to explore the moon by automatic deuces it ill cheaper than exploration by manned flights'
Indications From Scientific and
Sinceeports from additional sources haveossible cutback in funding of the Soviet space program.
with the large expenditures being applied toprogram.
this attitude to the extensive shortage of consumer goods and the success scored by
came to the conclusion that "because of budgetary considerations, the priorityhe [Soviet space) program are being rigidly applied,"d that "there willefinite cutback in theoney, and material allotted to the pure scientific aspec of the space program."
observed thaL Lhc two Soviet cosmonauts who strom endorsed the man-in-^ce efforts of the USSR in their presentations at thepeared to be merely defending the space programs'which be-criticized severely for heavy expenditures."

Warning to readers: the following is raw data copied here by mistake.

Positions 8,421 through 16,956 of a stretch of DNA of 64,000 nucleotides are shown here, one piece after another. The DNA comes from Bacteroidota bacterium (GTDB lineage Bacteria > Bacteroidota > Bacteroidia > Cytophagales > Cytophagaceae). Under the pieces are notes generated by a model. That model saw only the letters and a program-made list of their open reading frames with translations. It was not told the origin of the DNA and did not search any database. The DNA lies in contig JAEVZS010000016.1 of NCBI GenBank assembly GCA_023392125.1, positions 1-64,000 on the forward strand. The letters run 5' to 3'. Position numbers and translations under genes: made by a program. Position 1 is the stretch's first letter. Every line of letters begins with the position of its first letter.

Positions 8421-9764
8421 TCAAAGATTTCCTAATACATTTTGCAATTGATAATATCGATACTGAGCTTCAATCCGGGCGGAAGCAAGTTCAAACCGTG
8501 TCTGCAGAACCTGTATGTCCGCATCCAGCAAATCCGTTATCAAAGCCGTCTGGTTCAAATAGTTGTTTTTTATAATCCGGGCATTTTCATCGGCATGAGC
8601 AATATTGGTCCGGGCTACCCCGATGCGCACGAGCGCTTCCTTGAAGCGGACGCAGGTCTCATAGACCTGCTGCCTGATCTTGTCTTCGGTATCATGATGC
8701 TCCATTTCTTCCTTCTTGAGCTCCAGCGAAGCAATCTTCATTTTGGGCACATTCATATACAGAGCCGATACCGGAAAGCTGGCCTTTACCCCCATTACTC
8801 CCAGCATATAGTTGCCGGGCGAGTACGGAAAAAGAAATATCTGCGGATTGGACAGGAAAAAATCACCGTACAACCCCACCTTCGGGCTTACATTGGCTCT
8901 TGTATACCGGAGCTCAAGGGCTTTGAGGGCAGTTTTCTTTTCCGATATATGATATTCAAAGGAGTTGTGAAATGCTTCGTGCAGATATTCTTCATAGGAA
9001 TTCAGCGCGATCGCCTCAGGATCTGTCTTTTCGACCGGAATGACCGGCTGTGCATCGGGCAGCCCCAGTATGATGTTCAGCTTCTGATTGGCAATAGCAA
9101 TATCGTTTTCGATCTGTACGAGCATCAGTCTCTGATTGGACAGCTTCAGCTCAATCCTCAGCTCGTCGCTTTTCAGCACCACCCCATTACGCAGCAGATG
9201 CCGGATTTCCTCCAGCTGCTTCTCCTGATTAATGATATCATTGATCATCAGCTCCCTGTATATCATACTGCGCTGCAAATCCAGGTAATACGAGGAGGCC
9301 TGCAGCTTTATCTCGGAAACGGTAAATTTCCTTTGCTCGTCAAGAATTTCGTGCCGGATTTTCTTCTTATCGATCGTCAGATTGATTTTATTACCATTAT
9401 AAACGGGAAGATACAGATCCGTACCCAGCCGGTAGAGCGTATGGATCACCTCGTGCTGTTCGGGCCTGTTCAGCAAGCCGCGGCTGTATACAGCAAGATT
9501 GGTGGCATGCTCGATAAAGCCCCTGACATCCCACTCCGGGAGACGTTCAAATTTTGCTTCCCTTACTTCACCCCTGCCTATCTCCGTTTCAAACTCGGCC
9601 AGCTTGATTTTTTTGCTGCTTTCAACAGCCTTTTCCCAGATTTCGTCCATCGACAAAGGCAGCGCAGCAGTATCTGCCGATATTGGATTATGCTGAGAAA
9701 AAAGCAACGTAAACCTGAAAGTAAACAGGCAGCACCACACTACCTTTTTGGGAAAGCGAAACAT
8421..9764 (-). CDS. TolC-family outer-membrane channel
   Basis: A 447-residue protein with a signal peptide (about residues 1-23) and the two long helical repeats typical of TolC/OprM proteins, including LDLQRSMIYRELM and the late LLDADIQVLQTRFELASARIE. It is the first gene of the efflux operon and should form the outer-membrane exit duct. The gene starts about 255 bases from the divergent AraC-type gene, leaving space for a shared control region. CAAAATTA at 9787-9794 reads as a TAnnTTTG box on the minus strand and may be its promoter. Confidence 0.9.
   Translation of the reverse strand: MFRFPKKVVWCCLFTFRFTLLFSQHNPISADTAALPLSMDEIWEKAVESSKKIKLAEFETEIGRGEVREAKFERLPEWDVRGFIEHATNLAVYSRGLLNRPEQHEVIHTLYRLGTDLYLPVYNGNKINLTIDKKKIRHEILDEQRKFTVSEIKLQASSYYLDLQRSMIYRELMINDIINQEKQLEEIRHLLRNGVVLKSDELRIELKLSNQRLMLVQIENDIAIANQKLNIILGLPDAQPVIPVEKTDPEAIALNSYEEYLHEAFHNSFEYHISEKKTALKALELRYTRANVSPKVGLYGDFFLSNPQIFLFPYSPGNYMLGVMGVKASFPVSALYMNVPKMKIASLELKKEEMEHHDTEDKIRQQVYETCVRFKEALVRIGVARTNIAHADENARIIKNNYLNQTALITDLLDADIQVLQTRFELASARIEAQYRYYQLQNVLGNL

eluded that -it was clear thatct space program is not going to continue to enjoy expe tures in areas lacking practical application.-
In sun, these reports probably oviet effort to scrutinize more closely the overall space effort and to eliminate programs of questionable value.
Decline in Space Launch
A decline in the rate of space related launches during the first nine months of0 provides another indication that the pressuresurtailment of spending on the space program may be having some effect. Cp to the first of October the Sovietso<.lypace launches, compared withn the corresponding period This contrasts with the general upward trend1 when the Soviets first began launching a significant number of spacecraft. The number of launches conducted during the January-September period over the last ten years is shown in the chart below.